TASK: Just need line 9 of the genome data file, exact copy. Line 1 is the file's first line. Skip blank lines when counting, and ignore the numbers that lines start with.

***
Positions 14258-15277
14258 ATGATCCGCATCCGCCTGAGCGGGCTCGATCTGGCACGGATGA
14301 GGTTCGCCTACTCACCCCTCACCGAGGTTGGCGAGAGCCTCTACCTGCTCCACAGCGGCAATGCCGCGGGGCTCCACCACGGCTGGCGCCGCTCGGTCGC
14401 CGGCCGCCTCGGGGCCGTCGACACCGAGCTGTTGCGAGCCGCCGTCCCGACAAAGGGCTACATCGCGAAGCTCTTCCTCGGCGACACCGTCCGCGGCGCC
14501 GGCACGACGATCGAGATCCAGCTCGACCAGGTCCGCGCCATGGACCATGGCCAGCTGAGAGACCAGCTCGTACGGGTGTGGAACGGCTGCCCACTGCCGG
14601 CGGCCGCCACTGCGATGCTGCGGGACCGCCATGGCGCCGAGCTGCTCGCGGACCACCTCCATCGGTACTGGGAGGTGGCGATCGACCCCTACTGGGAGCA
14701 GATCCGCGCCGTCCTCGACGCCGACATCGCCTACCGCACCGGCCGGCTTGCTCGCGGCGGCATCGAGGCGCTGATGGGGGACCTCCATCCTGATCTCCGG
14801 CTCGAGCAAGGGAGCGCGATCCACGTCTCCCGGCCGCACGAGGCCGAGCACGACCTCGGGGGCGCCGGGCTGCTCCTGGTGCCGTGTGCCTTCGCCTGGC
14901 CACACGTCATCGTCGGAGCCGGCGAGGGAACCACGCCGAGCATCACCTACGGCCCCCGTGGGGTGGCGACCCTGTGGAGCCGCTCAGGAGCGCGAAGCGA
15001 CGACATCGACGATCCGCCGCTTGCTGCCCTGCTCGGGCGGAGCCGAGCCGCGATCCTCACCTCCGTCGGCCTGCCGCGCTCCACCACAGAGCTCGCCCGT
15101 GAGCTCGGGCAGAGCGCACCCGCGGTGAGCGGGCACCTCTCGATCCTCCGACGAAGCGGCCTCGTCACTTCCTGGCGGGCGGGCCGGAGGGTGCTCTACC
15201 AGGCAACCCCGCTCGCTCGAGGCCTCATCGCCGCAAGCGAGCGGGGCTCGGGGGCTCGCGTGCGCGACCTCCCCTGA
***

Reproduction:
14901 CACACGTCATCGTCGGAGCCGGCGAGGGAACCACGCCGAGCATCACCTACGGCCCCCGTGGGGTGGCGACCCTGTGGAGCCGCTCAGGAGCGCGAAGCGA